Ashley Madison Hack Raises Spear Phishing Concerns for US Government

Posted on in Criminal Defense

online security, spear phishing, Illinois Criminal Defense AttorneyWhile families and couples around the country deal with the fallout of the recent data dump of affair-seeking website Ashley Madison subscriber information, cybersecurity experts fear that the door may have been opened for hackers to access more sensitive data maintained by the federal government. By using a technique known as “spear phishing,” hackers may be able to develop information about weaknesses or potential breach points in federal computer systems, possibly leading to future attacks.

Last month’s leak made public the personal information of an estimated 37 million subscribers to the site which openly facilitates adulterous activity. According to reports, some 15,000 military or federal officials created accounts on the site using their government-issued email addresses, including nearly 900 .gov addresses and more than 40 associated with the White House. Hundreds were found to have access their messages and pay membership fees using internet connections in federal offices.

Online security specialists point out that even a single fake message from Ashley Madison opened on a government computer could potentially have infected the entire network with malware. In the world of cybersecurity, attempts to acquire sensitive information via computer network is known as “phishing.” With its more direct approach and specific targets, the generation a false alerts or messages containing harmful pieces of code, or malware, is referred to as spear phishing. Because opening the message is a “voluntary” action, spear phishing often allows malware to go undetected by network security efforts. Malware can potentially offer a hacker access to the government system, which can cause potential economic damage, but creating more serious concerns of espionage.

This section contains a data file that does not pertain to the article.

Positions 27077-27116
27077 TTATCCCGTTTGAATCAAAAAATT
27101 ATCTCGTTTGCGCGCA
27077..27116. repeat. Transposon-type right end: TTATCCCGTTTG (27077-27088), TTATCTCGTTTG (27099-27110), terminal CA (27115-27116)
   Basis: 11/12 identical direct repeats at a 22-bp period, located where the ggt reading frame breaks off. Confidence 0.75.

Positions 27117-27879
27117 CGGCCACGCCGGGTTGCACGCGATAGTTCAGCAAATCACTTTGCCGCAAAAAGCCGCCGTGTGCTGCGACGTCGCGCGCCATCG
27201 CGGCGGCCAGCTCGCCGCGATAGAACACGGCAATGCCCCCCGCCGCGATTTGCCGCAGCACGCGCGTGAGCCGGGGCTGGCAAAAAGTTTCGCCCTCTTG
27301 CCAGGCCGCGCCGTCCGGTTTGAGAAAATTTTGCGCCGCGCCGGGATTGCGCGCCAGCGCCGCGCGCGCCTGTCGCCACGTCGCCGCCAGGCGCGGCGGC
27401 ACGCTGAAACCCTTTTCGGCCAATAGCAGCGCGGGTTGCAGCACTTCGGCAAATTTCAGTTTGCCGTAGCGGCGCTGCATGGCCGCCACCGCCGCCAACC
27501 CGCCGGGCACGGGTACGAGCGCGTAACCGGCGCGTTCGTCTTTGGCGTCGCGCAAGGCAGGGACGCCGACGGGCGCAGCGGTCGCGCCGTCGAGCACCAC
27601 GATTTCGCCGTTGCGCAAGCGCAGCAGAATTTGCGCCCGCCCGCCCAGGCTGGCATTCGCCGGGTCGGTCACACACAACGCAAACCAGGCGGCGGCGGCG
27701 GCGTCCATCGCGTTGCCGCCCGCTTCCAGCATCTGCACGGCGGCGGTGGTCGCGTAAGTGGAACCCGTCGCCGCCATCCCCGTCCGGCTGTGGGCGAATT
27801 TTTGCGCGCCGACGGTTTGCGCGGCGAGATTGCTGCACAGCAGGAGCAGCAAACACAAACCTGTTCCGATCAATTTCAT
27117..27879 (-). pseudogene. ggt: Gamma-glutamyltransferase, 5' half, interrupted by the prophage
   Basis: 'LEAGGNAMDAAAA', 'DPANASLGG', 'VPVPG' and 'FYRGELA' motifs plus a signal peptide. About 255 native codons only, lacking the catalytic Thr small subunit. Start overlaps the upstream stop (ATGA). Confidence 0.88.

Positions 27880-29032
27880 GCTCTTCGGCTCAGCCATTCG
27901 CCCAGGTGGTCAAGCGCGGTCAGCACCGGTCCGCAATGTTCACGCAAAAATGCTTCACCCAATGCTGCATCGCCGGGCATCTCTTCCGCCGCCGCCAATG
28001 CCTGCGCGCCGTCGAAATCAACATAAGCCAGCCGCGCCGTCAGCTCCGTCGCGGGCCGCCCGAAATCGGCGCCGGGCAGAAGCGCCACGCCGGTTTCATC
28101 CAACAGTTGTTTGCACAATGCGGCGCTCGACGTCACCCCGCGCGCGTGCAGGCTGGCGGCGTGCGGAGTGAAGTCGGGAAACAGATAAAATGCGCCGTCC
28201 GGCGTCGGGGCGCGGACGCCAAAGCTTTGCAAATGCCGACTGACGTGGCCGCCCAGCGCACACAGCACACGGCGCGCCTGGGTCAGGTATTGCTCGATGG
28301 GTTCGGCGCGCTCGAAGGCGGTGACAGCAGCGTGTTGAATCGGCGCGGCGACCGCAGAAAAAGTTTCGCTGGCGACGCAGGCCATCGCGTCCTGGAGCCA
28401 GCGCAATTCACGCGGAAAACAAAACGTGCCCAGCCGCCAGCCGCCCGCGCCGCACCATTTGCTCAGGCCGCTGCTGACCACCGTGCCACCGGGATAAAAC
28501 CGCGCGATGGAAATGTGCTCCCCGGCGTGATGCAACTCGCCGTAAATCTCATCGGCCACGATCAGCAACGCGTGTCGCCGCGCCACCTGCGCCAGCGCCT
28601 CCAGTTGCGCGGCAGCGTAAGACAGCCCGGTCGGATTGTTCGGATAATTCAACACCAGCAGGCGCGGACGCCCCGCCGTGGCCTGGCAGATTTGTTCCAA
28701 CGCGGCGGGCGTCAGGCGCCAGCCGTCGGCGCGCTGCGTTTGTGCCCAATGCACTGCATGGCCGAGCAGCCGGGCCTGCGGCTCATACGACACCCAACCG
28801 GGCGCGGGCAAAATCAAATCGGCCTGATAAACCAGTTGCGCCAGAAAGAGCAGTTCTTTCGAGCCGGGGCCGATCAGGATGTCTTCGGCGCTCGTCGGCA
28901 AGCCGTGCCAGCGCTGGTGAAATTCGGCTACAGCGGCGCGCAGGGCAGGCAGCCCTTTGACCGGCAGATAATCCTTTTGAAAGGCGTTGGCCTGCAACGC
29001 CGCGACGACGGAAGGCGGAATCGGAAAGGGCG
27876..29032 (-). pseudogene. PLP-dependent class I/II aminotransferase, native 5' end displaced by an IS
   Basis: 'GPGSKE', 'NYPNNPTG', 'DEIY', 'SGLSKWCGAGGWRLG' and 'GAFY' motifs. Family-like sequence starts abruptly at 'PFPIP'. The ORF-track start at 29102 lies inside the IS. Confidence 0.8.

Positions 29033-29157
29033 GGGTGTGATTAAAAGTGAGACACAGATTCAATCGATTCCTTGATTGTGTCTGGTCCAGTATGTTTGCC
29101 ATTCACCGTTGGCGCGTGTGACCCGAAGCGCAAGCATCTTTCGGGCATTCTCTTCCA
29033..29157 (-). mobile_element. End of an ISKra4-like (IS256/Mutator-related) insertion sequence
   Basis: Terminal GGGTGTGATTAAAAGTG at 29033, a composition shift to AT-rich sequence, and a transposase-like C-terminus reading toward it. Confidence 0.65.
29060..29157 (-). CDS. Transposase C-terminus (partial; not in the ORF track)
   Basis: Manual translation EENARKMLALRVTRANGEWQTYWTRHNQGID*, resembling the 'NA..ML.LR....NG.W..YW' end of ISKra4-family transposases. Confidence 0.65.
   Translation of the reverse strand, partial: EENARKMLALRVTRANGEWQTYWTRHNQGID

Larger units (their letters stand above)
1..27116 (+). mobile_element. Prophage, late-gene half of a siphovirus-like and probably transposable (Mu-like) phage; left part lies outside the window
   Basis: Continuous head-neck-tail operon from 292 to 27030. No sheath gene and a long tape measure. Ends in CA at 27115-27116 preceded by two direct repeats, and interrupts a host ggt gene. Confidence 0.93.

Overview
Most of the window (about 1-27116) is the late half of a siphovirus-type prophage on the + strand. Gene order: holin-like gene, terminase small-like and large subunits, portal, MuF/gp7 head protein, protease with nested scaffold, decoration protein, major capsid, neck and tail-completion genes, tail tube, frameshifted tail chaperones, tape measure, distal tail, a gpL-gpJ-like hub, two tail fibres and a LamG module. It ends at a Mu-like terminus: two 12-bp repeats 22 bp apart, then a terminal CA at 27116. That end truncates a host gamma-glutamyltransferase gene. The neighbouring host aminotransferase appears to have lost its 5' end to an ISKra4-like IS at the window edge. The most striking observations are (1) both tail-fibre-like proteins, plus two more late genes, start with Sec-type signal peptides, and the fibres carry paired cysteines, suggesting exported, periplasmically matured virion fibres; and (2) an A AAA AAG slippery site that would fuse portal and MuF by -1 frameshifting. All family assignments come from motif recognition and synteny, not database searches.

Computer Crime in Illinois

The hack of Ashley Madison, along with other high-profile security breaches in recent years, would likely to be prosecuted as a federal crime, if the perpetrators are ever identified. However, the state of Illinois also provides for the prosecution of online attacks on a state level as well. Simply accessing a secure computer or network without authorization is considered a misdemeanor. Causing damage to the computer or network, and the removal of data can be prosecuted as a Class 4 felony for a first offense.

If you have been accused of cyber-crime of any kind, including computer tampering or spear phishing, contact an experienced criminal defense attorney in Chicago. As a former prosecutor, Attorney Hal Garfinkel understands the law and is equipped to help you protect your rights and your future. Call 312-629-0669 for a consultation today.

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